This case also highlights the efficacy eclectic therapy in short management of OCD where dissociative disorder was obstructing the application of cognitive and behaviour principles alone. Despite the understanding of cognitive model behind the maintenance of OC symptoms, patient was unable to prevent her compulsions and leading into dissociation. ‘Dissociation’ as an ego defence seemed either to protect another defence ‘undoing’, making husband compel of following her imposed compulsions, or ultimately to find the secondary gain in form of his support and attention. It became difficult to treat undoing first which further signifies the presence of extremely punitive superego and repressed sexual-aggressive impulses. This further contributed to secondary depression and suicidal attempt which is also been reported highly comorbid with OCD ((Kamath et al., 2007) In the present comorbid diagnosis, inclusion of psychodynamic explanation of symptom origin and formation proved enormously helpful in improving both, dissociation and OCD.
Therapist tended to provide the interpretations mostly guided by Freud’s conceptualization (Freud, 1909). Her obsessions and compulsions seemed to express the moral anxiety against the sexual and aggressive impulses that had been associated with her past life events. Fear of losing her husband and seeking his attention, the guilt in disguised way (that she had cheated her husband) and strong moral anxiety reflects obvious unresolved oedipal themes and the anal sadistic ego regression. Isolation of affect linked with the names and images of significant males she was having. Strong empathetic therapeutic alliance and the cognitive sophistication of patient could make it possible to explore her inner life in depth as she herself came up with many such associations. Therapy was successful when ego was strengthened enough to attain the ability to accept its impulses and their existence without using defence, and demolished the ambivalence of self and other. Obvious sexual-aggressive themes and oedipal conflicts, interpersonal stressors, and high moral values can be identified as the primary factors for the application of such approach and short term success.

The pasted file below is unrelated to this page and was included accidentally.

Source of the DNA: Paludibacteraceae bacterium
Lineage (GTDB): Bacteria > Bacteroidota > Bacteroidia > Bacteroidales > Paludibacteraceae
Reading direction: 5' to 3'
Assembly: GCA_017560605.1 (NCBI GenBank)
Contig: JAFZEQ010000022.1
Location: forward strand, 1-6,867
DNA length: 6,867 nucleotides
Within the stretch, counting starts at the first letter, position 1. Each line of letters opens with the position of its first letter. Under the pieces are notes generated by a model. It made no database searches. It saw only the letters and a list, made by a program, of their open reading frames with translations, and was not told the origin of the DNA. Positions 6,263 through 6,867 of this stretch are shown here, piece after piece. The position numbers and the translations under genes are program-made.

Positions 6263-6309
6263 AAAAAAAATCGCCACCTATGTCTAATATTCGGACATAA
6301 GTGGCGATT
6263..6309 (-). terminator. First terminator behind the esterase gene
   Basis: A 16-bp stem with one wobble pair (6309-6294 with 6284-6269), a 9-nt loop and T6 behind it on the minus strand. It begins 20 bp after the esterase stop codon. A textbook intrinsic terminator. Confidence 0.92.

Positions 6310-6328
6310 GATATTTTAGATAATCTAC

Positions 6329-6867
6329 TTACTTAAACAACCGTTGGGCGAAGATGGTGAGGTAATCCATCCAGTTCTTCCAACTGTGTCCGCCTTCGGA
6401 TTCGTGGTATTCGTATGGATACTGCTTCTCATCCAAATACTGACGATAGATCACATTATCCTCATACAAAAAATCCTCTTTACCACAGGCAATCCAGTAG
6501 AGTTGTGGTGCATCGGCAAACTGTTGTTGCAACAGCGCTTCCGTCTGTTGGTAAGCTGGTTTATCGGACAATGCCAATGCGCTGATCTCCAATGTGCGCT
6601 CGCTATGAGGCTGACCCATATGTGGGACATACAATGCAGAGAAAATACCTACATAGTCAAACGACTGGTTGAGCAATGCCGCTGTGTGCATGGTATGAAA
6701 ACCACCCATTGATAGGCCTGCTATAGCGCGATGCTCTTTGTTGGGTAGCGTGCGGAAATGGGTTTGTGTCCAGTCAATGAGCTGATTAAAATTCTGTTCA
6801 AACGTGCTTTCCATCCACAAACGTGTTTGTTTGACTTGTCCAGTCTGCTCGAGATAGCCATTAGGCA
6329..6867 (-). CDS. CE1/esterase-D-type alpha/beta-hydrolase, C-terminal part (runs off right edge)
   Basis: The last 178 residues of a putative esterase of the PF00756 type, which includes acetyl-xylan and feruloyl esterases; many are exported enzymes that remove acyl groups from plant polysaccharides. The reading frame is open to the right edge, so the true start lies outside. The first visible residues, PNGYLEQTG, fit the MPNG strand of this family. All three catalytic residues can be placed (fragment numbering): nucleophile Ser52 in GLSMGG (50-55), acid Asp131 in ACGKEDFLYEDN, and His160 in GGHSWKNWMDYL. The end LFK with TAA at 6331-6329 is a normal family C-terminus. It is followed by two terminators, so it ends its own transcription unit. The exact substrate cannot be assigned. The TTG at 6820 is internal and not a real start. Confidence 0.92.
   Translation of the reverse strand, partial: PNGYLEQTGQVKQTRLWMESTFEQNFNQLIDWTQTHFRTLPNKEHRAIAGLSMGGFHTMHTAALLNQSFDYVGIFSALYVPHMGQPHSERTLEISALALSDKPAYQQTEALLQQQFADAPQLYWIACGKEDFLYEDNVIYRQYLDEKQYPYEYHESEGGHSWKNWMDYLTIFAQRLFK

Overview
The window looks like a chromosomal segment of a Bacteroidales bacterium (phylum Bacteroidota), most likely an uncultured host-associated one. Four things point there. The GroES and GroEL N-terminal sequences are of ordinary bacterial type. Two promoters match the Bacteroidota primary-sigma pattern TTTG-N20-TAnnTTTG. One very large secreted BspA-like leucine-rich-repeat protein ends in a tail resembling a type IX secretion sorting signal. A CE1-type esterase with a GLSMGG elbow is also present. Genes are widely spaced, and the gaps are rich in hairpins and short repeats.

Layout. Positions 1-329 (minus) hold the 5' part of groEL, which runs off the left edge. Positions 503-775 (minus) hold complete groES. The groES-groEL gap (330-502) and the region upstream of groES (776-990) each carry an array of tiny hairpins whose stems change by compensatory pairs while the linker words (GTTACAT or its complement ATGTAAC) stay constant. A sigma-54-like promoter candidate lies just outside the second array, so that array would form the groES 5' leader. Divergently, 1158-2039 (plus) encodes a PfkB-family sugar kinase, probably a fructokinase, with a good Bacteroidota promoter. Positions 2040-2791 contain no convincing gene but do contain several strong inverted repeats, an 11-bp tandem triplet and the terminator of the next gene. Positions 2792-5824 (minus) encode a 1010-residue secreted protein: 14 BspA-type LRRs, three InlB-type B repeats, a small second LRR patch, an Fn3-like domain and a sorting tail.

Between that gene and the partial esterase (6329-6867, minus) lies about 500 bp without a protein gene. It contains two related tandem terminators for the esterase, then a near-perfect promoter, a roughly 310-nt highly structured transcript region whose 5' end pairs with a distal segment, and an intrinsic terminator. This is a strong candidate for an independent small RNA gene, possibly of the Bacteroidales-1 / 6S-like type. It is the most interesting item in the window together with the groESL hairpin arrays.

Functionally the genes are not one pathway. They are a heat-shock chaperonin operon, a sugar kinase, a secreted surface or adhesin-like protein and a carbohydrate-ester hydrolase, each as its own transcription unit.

Previous studies have used cases with OCD to illustrate unconscious determinants (Lang, 1997; ) or describe ongoing analysis with a patient (Boehm, 2002; Willick, 1995) or report successful outcome (Parfitt, 1999; Chatterji, 1963) rather than to report outcome measures in any systematic way. Present study never attempted for traditional psychoanalytic therapy but with the course of therapy, assessment guided various therapeutic principles were employed as per requirement of sessions. Successful outcome was measured with the help of session-wise changes in OC symptoms, depression and dissociative experiences. However, follow up assessment after two months of termination could not be done quantitatively. More importantly, the individualised nature of intervention makes it difficult to replicate. Generally, such combination treatments display little about the effect of each individual intervention, and the absence of outcome measures precludes any conclusions regarding treatment efficacy. The literature is also limited and restricted to no well-designed clinical case reports of one or more adults with OCD with minimal replication for any approach. Hence, this demands consideration in further researches.
This study explores a new dimension of therapeutic management in OCD that doesn’t seek to follow any particular therapy regime but where empathic immersion into inner life and understanding in depth of the meaning of symptoms to the patient is important.
Conclusion: The appreciation and assistance in working through unresolved conflicts and troublesome developmental issues with the application of eclectic approach of behavioural, cognitive and psychodynamic principles regarding symptom development and maintenance, perhaps aided by SSRIs, demonstrated significant efficacy in improving OCD and depression from severe to mild level in a case with comorbid dissociative disorder which was not manageable with pharmacotherapy alone. Thus, there is a need to explore the relevance of an eclectic approach including psychodynamic interpretations in OCD to understand the specific procedural and process-based aspects.